Most importantly, I’ve learned how incredibly proud I am of my body and my mind. How comfortable I certainly am in my own skin. How there is no ideal “runner’s body” just an ideal runner. I mean it when I say that my eyes start to water every time I picture myself crossing that finish line. Not just because I’m going to get a swanky medal that says I did it, but because this body, this body that has come so far, from a place where with the mind alike it was so dark, because this person, this me, did it. I did what was once unthinkable.

In 33 days, this will all be final, all be real. In 33 days, I’ll have learned the greatest lesson of all: that I AM a Marathoner.

The 18-mile slump ender

The 18-mile slump ender

Alright, it happened. Four and a half months into training, I hit my wall. My point of exhaustion. My point of disinterest. My point of wanting to quit. I’ve had to force myself to the gym, force myself to run, force myself to be cautious of my diet and more. I skipped a few runs. I strayed from my training schedule. I went on vacation, drank wine and fruity little drinks, ate everything in sight (including cake for breakfast… Hey, it was my birthday) and avoided my Saucony shoes at all costs. Sure, it helped me regain focus – but man was it rough to return from a “do what I want” mindset back to “goddamnit I’m running a marathon in less than two months, I probably shouldn’t eat this whole box of Girl Scout cookies.” And what better way to get past a wall than to run 18 grueling miles?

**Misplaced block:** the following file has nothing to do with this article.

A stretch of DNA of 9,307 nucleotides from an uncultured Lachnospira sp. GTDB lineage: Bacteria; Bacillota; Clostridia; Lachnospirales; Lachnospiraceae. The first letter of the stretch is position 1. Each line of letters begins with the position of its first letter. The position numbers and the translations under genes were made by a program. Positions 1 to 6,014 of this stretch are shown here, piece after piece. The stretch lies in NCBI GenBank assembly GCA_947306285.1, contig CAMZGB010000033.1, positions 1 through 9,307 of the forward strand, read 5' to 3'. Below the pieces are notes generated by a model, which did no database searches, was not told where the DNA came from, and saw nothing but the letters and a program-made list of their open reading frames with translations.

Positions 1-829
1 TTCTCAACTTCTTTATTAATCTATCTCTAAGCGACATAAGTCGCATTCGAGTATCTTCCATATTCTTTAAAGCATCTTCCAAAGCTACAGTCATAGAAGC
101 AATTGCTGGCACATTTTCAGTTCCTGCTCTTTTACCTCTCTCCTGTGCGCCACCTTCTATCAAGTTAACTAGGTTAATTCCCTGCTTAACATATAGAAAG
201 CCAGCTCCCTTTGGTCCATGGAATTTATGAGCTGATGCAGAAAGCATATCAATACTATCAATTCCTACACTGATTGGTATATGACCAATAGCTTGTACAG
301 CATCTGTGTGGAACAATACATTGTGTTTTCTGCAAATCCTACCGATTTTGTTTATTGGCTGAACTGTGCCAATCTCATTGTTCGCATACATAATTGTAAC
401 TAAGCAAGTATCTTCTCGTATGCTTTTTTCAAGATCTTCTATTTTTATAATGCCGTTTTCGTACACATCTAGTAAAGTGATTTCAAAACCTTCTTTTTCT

But alas, Friday night I ate a healthy serving of spaghetti and meatballs, went to bed at 10:30 p.m. and woke up Saturday earlier than I even do for work. I went through the usual preparations: hydration tab, coffee, bathroom break, toast with peanut butter and banana, bathroom break, put away the dishes, cleaned up trash, vaselined my who-ha, played Candy Crush, bathroom break, pre-workout, packed my fanny, bathroom break and whatever else I could find to procrastinate. At 6:58 a.m., I was gone.

I mapped out my route the night before – from home, down my usual South Meadows and Longely turf, to some new pavement with plenty to stare at as I ran by. I took my first break at mile six, a lovely, strangely crowded-at-an-early-hour Starbucks and was pretty confident in how I felt. I caught wind of some foot pain in the first few miles so those passed rather quickly complete with begging them to get me through *just* sixteen more miles.